Image courtesy of Fuding Lin and Shannon Boettcher
To one day design cells that mimic trees ability to turn sunlight and water into fuel, scientists at the University of Oregon devised a new technique that allows them to “see” a key interface in the cells – the interface between the semiconductor that absorbs sunlight and generates electricity with the catalyst that uses the electricity to create fuel.
Mimicking photosynthesis, water-splitting cells absorb sunlight and produce fuel. A challenge in designing such cells is pairing the semiconductor that absorbs sunlight and generates electrons with the catalyst that uses those electrons to produce fuel. Researchers introduced a novel way to study the flow of electrons at the interface of the two materials. Using this capability, they found that ion-permeable catalysts form interfaces that yield more energy relative to comparable – but denser – catalysts.
Water splitting provides a potential mechanism for the large-scale conversion and storage of solar energy in the form of a renewable chemical fuel, such as hydrogen. The invention of direct methods to probe charge-separating water-splitting interfaces enables the development of more efficient devices that produce hydrogen from sunlight and water. The discovery also sheds light on fundamental questions regarding charge-transfer at modified interfaces.
A bottleneck in the development of high-efficiency water-splitting solar devices has been a lack of direct, quantitative information regarding the electronic behavior of the interface between the catalyst and semiconductor. To better understand catalysts, researchers electrically contacted a single-crystal titanium dioxide electrode and coated it with various catalyst films. The semiconductor-catalyst interfaces were directly probed as they operated using a new dual-electrode photoelectrochemistry technique to independently monitor and control the voltage and current at both the materials. Using this approach, researchers watched the charge accumulate in the catalyst and change the catalyst's voltage. Redox-active ion-permeable catalysts, such as nickel hydroxide/nickel oxyhydroxide (Ni(OH)2/NiOOH), yielded “adaptive” semiconductor-catalyst junctions where the effective Schottky barrier height changed with the oxidation level of the catalyst. In contrast, dense, ion-impermeable iridium oxide-based catalysts yielded constant-barrier-height “buried” junctions. Conversion of dense, thermally deposited nickel oxides on titanium dioxide into ion-permeable Ni(OH)2/NiOOH correlated with increased apparent photovoltage and fill-factor. The researchers proposed a new theory of adaptive junctions and applied the theory via numerical simulation. While the system used in the study is not efficient, these results provide fundamental insight into the dynamic behavior of interfaces that will help guide the design of efficient semiconductor-catalyst devices. They also illustrate a new class of adaptive semiconductor junctions.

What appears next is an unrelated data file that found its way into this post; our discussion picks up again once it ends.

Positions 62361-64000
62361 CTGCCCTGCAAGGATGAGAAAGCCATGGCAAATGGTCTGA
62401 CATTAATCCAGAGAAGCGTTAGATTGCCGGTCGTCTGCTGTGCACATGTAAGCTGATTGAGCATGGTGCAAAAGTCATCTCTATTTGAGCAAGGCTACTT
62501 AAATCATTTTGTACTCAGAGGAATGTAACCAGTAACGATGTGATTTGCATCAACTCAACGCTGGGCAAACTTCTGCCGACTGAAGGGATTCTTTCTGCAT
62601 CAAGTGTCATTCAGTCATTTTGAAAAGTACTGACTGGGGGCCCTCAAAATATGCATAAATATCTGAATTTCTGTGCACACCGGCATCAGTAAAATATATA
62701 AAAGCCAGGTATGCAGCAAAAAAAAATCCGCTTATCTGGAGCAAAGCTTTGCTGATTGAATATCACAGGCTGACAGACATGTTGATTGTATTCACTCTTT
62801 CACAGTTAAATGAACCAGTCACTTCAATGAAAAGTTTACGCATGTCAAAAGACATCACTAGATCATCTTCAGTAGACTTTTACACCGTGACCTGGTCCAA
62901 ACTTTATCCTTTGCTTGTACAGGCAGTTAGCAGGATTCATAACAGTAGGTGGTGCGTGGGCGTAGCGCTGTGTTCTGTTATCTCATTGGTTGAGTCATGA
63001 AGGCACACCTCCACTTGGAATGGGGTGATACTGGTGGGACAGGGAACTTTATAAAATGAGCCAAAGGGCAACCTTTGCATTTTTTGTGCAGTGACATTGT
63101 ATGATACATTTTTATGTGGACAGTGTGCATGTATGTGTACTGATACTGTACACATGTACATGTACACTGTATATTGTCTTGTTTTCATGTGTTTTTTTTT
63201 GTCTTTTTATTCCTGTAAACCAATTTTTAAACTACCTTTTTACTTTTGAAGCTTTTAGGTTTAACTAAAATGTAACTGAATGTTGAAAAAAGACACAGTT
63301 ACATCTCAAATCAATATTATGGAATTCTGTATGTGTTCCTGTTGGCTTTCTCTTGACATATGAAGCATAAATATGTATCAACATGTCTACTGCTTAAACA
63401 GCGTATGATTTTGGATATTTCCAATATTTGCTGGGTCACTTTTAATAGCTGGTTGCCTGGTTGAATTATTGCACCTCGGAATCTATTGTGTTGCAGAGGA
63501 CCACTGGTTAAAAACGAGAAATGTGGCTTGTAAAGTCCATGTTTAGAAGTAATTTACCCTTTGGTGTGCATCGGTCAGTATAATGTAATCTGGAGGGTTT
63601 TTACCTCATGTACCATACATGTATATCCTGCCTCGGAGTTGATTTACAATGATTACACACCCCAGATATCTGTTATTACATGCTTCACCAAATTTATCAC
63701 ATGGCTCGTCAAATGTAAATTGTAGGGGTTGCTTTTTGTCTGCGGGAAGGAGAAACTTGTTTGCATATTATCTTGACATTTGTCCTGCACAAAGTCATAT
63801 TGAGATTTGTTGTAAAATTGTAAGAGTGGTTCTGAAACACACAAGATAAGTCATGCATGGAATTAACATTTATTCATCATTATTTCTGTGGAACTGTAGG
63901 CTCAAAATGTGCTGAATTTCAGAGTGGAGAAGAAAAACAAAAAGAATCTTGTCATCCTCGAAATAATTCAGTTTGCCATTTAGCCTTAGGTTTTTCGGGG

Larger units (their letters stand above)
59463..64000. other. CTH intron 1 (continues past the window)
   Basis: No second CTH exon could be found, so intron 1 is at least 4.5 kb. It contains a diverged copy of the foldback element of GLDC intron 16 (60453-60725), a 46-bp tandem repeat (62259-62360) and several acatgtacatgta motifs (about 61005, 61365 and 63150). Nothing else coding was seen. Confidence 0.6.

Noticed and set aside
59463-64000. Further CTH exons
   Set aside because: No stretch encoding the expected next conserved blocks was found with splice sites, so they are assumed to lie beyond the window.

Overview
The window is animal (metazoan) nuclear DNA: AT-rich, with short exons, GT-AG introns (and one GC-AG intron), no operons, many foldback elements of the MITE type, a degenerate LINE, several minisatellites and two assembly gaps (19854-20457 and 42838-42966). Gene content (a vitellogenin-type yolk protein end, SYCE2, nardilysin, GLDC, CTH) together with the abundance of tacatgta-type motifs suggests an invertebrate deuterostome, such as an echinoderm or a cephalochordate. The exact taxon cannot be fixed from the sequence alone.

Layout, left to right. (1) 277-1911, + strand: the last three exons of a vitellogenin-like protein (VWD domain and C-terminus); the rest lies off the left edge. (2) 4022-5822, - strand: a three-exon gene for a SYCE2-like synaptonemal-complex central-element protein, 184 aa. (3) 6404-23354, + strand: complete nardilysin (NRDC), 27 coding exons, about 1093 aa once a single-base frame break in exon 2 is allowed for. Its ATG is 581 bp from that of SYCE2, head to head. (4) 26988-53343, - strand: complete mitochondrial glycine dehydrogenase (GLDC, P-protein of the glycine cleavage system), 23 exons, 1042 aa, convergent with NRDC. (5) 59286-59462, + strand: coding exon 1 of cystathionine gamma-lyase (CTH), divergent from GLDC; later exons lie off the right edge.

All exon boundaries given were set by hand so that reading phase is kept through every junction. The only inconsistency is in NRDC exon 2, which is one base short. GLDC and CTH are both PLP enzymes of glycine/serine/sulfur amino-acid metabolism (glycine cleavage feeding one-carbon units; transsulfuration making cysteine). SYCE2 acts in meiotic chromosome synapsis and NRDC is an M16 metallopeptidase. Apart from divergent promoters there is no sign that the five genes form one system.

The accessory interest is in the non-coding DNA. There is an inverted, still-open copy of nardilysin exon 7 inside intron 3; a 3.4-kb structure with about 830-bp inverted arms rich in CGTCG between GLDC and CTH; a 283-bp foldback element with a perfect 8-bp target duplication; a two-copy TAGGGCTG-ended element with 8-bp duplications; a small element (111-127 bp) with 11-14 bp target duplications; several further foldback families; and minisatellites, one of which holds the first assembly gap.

Shannon W. Boettcher
Assistant Professor of Chemistry, University of Oregon, Eugene
This work was supported by the U.S. Department of Energy, Office of Science, Office of Basic Energy Sciences, Chemical Science, Geosciences, and Biosciences Division, Solar Photochemistry Program, under Grant DE-FG02-12ER16323. S.W.B. acknowledges support from the DuPont Young Professor Program.
F. Lin, and S.W. Boettcher, “Adaptive semiconductor/electrocatalyst junctions in water splitting photoanodes.” Nature Materials 13, 81-86 (2014). DOI: 10.1038/nmat3811
T.J. Mills, F. Lin, and S.W. Boettcher, “Theory and simulations of electrocatalyst-coated semiconductor electrodes for solar water splitting.” Physical Review Letters 112, 148304 (2014). DOI: 10.1103/PhysRevLett.112.148304
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